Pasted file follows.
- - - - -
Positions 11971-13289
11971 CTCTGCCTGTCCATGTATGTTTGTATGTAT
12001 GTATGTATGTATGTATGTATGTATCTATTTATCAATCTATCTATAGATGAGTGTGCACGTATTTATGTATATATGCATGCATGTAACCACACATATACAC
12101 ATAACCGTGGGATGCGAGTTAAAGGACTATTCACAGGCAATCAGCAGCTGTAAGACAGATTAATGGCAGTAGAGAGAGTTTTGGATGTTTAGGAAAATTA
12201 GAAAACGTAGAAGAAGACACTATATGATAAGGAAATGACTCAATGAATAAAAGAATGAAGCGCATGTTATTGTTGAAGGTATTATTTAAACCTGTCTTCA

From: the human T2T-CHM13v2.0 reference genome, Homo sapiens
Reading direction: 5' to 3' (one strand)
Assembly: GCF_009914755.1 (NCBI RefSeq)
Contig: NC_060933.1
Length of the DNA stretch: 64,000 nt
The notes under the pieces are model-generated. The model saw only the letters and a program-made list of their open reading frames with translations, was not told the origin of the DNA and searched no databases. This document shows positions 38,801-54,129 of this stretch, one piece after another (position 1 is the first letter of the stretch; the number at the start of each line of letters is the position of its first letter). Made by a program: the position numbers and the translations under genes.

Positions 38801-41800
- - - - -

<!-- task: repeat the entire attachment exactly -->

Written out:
Positions 11971-13289
11971 CTCTGCCTGTCCATGTATGTTTGTATGTAT
12001 GTATGTATGTATGTATGTATGTATCTATTTATCAATCTATCTATAGATGAGTGTGCACGTATTTATGTATATATGCATGCATGTAACCACACATATACAC
12101 ATAACCGTGGGATGCGAGTTAAAGGACTATTCACAGGCAATCAGCAGCTGTAAGACAGATTAATGGCAGTAGAGAGAGTTTTGGATGTTTAGGAAAATTA
12201 GAAAACGTAGAAGAAGACACTATATGATAAGGAAATGACTCAATGAATAAAAGAATGAAGCGCATGTTATTGTTGAAGGTATTATTTAAACCTGTCTTCA

From: the human T2T-CHM13v2.0 reference genome, Homo sapiens
Reading direction: 5' to 3' (one strand)
Assembly: GCF_009914755.1 (NCBI RefSeq)
Contig: NC_060933.1
Length of the DNA stretch: 64,000 nt
The notes under the pieces are model-generated. The model saw only the letters and a program-made list of their open reading frames with translations, was not told the origin of the DNA and searched no databases. This document shows positions 38,801-54,129 of this stretch, one piece after another (position 1 is the first letter of the stretch; the number at the start of each line of letters is the position of its first letter). Made by a program: the position numbers and the translations under genes.

Positions 38801-41800